Wednesday, November 19, 2008

At a time when we stood alone in the world...

"Four score and seven years ago our fathers brought forth on this continent a new nation, conceived in Liberty, and dedicated to the proposition that all men are created equal.
Now we are engaged in a great civil war, testing whether that nation, or any nation, so conceived and so dedicated, can long endure. We are met on a great battle-field of that war. We have come to dedicate a portion of that field, as a final resting place for those who here gave their lives that that nation might live. It is altogether fitting and proper that we should do this.
But, in a larger sense, we can not dedicate—we can not consecrate—we can not hallow—this ground. The brave men, living and dead, who struggled here, have consecrated it, far above our poor power to add or detract. The world will little note, nor long remember what we say here, but it can never forget what they did here. It is for us the living, rather, to be dedicated here to the unfinished work which they who fought here have thus far so nobly advanced. It is rather for us to be here dedicated to the great task remaining before us—that from these honored dead we take increased devotion to that cause for which they gave the last full measure of devotion—that we here highly resolve that these dead shall not have died in vain—that this nation, under God, shall have a new birth of freedom—and that government
of the people, by the people, for the people, shall not perish from the earth."
Abraham Lincoln on the afternoon of Thursday, November 19, 1863

One of the greatest speeches for democracy ever delivered was spoken on this date 145 years ago. It was a time in the storied history of democracies that the United States solely carried the flag based on principles in Lincoln's speech. Europe had reverted back to monarchies and dictators and collectively laughed at the struggles of the lone remaining democracy as we fell, in their eyes, into anarchy. Government by the ignorant a concept...destined to fail. After all, governing is a job for an elite ruling class...the only successful model.

Well, we have the fortune of knowing now how this story plays out. But at the time of President Lincoln, foresight was not so optimistic. History records that partisan politics (just as prevalent as today) caused the Gettysburg Address to be scoffed, even ridiculed, in print from coast to coast. Still, the country needed to hear those words...and would need to hear them repeatedly many more times long after Mr. Lincoln left us. To this day, the 272 word speech conjures feelings of pride and honor...encouragement and perseverance.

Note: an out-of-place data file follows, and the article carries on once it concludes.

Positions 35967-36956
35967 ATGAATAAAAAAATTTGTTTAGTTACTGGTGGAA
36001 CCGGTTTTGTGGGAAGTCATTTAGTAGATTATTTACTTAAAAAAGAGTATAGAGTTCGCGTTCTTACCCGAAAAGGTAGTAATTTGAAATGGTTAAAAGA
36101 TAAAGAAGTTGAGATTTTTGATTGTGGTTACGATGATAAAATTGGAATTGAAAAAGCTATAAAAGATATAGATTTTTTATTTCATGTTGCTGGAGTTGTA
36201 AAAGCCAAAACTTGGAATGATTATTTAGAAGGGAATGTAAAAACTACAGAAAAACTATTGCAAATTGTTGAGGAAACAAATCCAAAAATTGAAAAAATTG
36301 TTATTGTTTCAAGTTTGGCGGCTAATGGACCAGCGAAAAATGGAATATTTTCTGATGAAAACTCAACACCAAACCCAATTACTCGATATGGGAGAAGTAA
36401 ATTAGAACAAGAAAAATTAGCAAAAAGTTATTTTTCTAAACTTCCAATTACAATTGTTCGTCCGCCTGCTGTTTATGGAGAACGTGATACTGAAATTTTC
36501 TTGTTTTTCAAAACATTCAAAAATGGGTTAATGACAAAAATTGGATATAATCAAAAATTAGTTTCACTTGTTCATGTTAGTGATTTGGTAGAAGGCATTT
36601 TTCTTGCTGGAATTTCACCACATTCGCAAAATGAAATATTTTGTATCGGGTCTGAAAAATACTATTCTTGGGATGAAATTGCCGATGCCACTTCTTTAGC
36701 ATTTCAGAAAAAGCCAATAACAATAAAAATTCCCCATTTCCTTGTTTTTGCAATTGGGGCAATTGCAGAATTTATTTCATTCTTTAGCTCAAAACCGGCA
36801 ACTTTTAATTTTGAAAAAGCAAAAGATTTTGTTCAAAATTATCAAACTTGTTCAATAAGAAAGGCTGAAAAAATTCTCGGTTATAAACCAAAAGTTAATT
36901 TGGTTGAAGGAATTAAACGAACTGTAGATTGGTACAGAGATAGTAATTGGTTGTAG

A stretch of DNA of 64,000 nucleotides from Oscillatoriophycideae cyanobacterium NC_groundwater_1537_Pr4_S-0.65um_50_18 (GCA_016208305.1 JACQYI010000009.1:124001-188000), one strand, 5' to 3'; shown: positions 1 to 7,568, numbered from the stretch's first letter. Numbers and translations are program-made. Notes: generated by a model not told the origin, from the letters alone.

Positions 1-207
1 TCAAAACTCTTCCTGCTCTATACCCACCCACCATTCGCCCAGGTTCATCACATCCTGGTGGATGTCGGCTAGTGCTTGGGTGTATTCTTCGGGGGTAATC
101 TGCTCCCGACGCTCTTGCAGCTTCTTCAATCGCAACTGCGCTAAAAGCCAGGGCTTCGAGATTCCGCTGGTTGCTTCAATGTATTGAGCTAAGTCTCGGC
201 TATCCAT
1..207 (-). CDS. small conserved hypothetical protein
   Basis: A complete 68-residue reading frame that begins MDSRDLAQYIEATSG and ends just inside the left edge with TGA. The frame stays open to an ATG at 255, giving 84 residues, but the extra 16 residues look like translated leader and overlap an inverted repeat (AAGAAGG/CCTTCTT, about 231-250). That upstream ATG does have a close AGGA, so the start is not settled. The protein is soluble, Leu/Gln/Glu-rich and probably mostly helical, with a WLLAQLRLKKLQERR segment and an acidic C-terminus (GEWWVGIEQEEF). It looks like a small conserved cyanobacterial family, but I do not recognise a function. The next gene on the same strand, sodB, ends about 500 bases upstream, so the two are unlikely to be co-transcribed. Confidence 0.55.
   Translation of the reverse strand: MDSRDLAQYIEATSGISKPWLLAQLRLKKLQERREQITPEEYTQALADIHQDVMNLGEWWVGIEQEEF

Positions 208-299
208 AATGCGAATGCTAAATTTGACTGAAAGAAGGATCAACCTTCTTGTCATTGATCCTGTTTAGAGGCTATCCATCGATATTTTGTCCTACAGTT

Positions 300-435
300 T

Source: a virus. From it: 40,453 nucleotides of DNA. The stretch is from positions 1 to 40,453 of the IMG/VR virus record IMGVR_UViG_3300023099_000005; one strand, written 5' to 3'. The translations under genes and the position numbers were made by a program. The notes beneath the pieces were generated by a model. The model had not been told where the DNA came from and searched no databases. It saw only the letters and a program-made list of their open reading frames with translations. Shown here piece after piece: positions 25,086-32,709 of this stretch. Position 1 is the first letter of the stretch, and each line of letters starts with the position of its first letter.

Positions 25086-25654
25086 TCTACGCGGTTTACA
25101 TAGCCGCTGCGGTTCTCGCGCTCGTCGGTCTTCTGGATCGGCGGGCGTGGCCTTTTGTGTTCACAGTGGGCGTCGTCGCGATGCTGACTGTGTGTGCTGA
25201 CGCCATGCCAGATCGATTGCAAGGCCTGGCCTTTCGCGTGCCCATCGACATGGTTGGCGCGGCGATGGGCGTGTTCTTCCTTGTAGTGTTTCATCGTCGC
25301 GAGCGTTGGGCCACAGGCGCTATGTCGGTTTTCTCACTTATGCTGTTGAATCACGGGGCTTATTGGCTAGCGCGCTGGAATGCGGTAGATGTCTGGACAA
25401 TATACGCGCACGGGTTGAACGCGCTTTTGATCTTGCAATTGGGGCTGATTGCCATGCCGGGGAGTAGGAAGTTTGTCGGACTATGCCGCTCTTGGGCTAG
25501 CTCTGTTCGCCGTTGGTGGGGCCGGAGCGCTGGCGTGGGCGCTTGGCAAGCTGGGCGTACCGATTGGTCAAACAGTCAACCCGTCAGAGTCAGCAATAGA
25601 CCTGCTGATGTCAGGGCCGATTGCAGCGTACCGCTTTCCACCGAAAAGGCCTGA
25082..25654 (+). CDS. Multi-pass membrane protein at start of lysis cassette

Celebrate with me today. During this season of Thanksgiving, be sure to stop and give thanks for the fortitude and wisdom spoken in a little over 2 minutes by one of the greatest men in our nation's history, President Abraham Lincoln. A nation in his words...under God.


A Young American said...

The thrill of seeing those words etched in stone at the Lincoln Memorial, as I had the opportunity to do just recently, is beyond amazing. He was a wonderful man and his speech to a wounded nation definitely struck a chord with the "Joe the Plumber" American, even when the media at the time laughed at him. It's a shame to see that he wasn't able to carry out his reformational ideas for returning the South to the United States. Things would have been much different.

Tabitha said...

What easy-to-read, insightful thoughts you have here! Thanks for finding my blog; now I can keep an eye on yours. You very nicely summarize many of my thoughts. I've ventured a bit into politics on my blog, but its intent is for my family. Maybe I need another blog about the political perspectives of a stay home, traditionalist, evangelical mom. No...that might take up time better spent with my kids. :)

Z said...

Wonderful reminder, Tony, thanks!

Very appropriate post, considering Lincoln made Thanksgiving the national holiday it is (So far...that is)! xx

Pasadena Closet Conservative said...

There was a wonder commemoration of the Gettysburg address that ran on C-SPAN over the weekend. It was very moving.

casino online games said...

I am not an American but I've really heard so much about Abrahan Lincoln. You really made a good insight about that. Kudos to you!